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1.8m Demand Water in Monrovia

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1.8m Demand Water in Monrovia

United States Ambassador to Liberia Deborah Malac has alarmed that Children suffer and die from diarrhea, due to poor hygiene practices and unsafe water in Liberia, while women and newborn also die from infections…

At the climax of a three-day Water, Sanitation and Hygiene (WASH) joint review held at the Samuel Kanyon Doe Sports Complex Thursday, Ambassador Malac observed that every day, women and girls disproportionally spent precious time collecting water for their family.

“That time could be spent in much more important activities…; we believe that water is a precious resource that we cannot take for granted; that everyone should have access to safe water,” said Ambassador Malac.

The US envoy pledged that over the next 40 years, the African Development Bank (AFDB) and USAID will be working with the Liberia Water and Sewer Corporation (LWSC) to make a difference in the priority of many lives by rebuilding the water supply infrastructure in major urban cities that were destroyed during the civil war here.

Considering the alarming water and sanitation problems in the country, she said, in partnership with the AFDB, USAID will rehabilitate [damaged] facilitie, while the AFDB will be [directing support towards equipment], among others.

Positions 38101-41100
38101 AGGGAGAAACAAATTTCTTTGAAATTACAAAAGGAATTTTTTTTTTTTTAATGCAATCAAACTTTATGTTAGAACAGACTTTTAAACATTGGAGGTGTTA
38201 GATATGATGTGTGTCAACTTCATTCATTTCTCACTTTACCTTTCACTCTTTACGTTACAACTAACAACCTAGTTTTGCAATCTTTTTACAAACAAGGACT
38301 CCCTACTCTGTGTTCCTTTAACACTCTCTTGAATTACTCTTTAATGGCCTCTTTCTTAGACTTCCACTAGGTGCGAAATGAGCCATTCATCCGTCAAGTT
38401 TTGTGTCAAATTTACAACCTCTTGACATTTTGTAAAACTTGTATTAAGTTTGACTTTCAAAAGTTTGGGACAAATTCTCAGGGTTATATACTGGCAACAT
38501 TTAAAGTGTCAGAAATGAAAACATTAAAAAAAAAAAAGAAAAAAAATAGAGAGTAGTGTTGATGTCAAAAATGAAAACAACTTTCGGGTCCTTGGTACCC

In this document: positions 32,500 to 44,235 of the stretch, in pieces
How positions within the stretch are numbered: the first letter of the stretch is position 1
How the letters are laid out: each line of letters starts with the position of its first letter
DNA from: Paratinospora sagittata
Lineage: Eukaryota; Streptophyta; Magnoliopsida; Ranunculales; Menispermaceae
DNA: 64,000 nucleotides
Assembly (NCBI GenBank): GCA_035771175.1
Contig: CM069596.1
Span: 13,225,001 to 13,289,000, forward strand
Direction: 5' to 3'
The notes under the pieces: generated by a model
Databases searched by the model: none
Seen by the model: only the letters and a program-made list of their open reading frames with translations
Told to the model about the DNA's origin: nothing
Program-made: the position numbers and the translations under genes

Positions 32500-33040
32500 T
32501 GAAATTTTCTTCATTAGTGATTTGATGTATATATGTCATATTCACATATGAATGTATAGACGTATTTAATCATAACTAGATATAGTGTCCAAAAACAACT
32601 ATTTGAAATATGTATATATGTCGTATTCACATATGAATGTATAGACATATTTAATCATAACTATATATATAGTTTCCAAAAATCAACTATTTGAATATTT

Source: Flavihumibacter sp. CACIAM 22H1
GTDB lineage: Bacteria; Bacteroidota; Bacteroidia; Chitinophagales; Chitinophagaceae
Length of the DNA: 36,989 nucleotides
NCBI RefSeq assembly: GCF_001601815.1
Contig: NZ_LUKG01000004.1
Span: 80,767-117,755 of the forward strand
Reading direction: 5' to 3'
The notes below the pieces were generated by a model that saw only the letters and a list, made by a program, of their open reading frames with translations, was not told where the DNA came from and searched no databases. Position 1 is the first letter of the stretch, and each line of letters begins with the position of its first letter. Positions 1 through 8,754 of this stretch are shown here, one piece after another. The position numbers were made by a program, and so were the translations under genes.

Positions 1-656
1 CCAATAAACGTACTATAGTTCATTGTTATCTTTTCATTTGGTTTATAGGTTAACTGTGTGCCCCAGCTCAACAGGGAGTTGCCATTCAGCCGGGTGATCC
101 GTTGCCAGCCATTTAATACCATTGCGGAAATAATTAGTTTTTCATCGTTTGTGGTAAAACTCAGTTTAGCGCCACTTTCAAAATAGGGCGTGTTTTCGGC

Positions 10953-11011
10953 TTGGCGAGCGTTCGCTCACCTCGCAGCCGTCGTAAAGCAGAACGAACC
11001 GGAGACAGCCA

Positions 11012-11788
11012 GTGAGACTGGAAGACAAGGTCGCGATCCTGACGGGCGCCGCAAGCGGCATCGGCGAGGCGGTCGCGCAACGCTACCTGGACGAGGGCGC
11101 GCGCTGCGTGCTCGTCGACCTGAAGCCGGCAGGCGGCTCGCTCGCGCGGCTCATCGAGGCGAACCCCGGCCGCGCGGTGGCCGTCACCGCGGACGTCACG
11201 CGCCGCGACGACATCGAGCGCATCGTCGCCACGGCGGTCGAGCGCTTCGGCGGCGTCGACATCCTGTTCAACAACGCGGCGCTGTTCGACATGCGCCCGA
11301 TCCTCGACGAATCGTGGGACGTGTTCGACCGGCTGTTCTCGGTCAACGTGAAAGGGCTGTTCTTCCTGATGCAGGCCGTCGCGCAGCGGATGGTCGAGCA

She thanked the Ministry of Public Works for leading the organization of the sector review, as well as recognized the supports of the World Bank, the UNDP, USAID, European Union, AFDB and other partners toward the WASH investment.

In proxy of World Bank Liberia Country Manager Inguna Dobraja, the bank’s Senior Economist Dominick de Waal said with the increase in population in Monrovia as a result of rural-urban migration, the total number of people to be supplied with water is now over 1.8 million.

Citing an instance, de Waal revealed that in Monrovia and surrounding areas, the Sector Investment Plan (SIP) sets out the investments required providing access to water for 93% of Monrovia’s population by 2017. He recalled that prior to the civil conflict in Liberia, LWSC provided water to 300,000 persons reaching a peak of 700,000.

In response to the challenge of over 1.8m population to be supplied water, he, however, said the World Bank supports the LWSC through the Infrastructure Implementation Unit (IIU) for the rehabilitation of White Plains Water Plant.

Launching the Liberia WASH Sector Investment and Capacity Plans earlier, Liberia’s Vice President Joseph N. Boakai expressed the full endorsement of the Government of Liberia of the development agendas, “earnestly urging support to these efforts by our development partners,” both internally and externally.

He said the support from the World Bank, UNICEF, key government partners and stakeholders in conceptualizing and financing the sector investment and capacity development plans could not have been better timed and better placed...


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